Based on Thomas Pynchon's novel of the same name, Anderson once again teams up with his "The Master" leading man Joaquin Phoenix for a film that several critics are describing as "stoner noir." It's not a surprising label, given that Phoenix's character smokes and stumbles his way through problem after problem throughout the movie. And while many reviewers are taken with the unhinged "Inherent Vice," others aren't so enthralled with the dopey antics.
Here's a slice of what people are saying about "Inherent Vice":
The Story, Such As It Exists
"The loosely structured detective story centers on Doc Sportello (Joaquin Phoenix), a drug-addled private eye who appears to run his business out of a doctor's office. Doc may be in a purple haze much of the time, but he does have a fairly solid grasp on the truth. He's kicking back in a weedy daze when the woman who got away, his ex-girlfriend Shasta Fay (Katherine Waterston) bursts back into his life, begging him to sort out a mess she's involved in. It appears that her shady tycoon boyfriend (Eric Roberts) has been kidnapped and may be committed to a mental institution by his greedy wife.
"Doc is quickly drawn into her web, with an unlikely assist from an ambitious, hippie-hating cop (Josh Brolin) and a romantically-inclined deputy district attorney (Reese Witherspoon). Also in the mix are a pair of former junkies (Owen Wilson and Jena Malone) and Doc's seedy but knowledgeable lawyer (Benicio Del Toro). Bad guys loom in the form of a dissolute dentist (Martin Short) and a ruthless businessman (Martin Donovan)." — Claudia Puig, USA Today
The Rise of the Phoenix
"Proving himself one of the greatest actors of his generation, Phoenix takes a radical departure from his work in 'The Master' and 'Her' to play Doc like a baked hybrid of Ace Ventura and Philip Marlowe. It's a comedic tour-de-foce, pratfalls splattering with pathos and sleuthing slipping off the tongue like 'Who's on First?' routines. Phoenix's deer-in-headlight eyes are a trump card. Combined with mutton chops and a floppy beach bum hat, he's like a living cartoon character, completely capable of pulling all the way back and evoking child-like fear." — Matt Patches, IGN Movies
The Master's New Clothes
"'Inherent Vice' is in some ways a godawful mess, indulgent in a way a less- respected director would never be able to get away with. And it's two and a half hours long not because it needs to be, but because it can be. (Pynchon's novel is relatively slender.) But there's some zip to it, and Anderson appears to be reconnecting with the pleasure of directing a large ensemble of actors: Some of them come and go in the plot like casual visitors, kicking their shoes off for a moment and then disappearing for long stretches. 'Inherent Vice' is just that kind of movie: an open house for all sorts of weirdos and misfits and gloriously off-kilter savants, the sort of thing Anderson pulls off best." — Stephanie Zacharek, The Village Voice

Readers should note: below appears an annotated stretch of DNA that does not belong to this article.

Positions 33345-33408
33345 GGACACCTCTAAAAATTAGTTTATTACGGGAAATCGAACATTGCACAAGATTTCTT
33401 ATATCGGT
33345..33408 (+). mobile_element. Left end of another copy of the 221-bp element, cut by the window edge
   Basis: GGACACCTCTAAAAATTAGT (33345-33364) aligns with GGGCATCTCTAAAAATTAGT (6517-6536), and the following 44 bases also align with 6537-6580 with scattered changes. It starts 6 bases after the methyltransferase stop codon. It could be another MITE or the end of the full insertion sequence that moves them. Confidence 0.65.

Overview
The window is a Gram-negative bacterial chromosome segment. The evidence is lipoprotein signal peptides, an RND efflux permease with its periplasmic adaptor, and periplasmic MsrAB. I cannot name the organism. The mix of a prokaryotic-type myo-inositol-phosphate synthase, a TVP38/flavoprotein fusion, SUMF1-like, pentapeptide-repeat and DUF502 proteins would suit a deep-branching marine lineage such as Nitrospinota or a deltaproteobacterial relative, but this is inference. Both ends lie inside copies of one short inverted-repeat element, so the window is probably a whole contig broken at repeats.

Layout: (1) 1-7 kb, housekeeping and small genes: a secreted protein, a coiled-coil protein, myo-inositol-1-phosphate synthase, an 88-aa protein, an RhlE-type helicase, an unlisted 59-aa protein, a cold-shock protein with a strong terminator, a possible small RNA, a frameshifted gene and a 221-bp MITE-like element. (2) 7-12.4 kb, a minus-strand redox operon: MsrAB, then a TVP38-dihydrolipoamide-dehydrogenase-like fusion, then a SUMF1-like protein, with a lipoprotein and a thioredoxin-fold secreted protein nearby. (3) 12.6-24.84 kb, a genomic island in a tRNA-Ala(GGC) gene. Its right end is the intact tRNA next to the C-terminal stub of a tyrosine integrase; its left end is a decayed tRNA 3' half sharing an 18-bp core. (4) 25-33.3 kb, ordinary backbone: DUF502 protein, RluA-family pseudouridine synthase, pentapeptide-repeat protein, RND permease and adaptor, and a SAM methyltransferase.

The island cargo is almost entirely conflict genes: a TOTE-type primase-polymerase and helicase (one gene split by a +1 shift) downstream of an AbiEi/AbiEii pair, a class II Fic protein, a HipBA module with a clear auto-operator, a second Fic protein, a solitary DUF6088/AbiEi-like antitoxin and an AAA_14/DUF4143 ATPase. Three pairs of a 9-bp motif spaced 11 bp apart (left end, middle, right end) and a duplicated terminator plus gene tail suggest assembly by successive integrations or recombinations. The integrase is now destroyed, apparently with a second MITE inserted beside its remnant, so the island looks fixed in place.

The Dope Show
"Doc's dope smoking is significant to the movie's mood and its narrative structure, and, as it happens, Phoenix does stoned exceedingly well. He manages to keep Doc in a constant blur, always slightly off balance and one beat behind, caught beautifully in the shake of his head, the confusion in his eyes. … Indeed, 'Inherent Vice' is Pynchon and Anderson at their funniest, loosest and most accessible. The cast seems to thoroughly enjoy being in on the joke. Maybe it's all the weed." — Betsy Sharkey, The LA Times
The Baker's Dilemma
"I loved Pynchon's novel, and I wanted to feel the same gonzo passion for Anderson's take on it. But neither man seems interested in loving their audiences back. They traffic in mysteries yet seem annoyed at providing answers. I suppose you could argue that that's the point of 'Inherent Vice.' Not all of life's riddles are meant to be solved and they're rarely handed to us gift-wrapped with a bow. Still, Anderson's film, despite its groovy contact-high spirit, is like a table full of haphazardly strewn jigsaw-puzzle pieces that are never assembled, just rearranged in a different haphazard pile. 'Inherent Vice' is half-baked Raymond Chandler. With too much emphasis on the baked part." — Chris Nashawaty, Entertainment Weekly
The Final Word
"It’s shaggy, eccentric, and sometimes hilarious, but it has a tender heart. It’s the sort of movie that can clearly echo one of the most moving scenes in 'The Master,' but frame it as a absurd, funny showdown involving tears and marijuana that’s still, somehow, poignant. It’s a stoner noir you’ll want to watch again as soon as the credits roll — though maybe with a break for some munchies first." — Alison Willmore, BuzzFeed
"Inherent Vice" is in limited theaters now.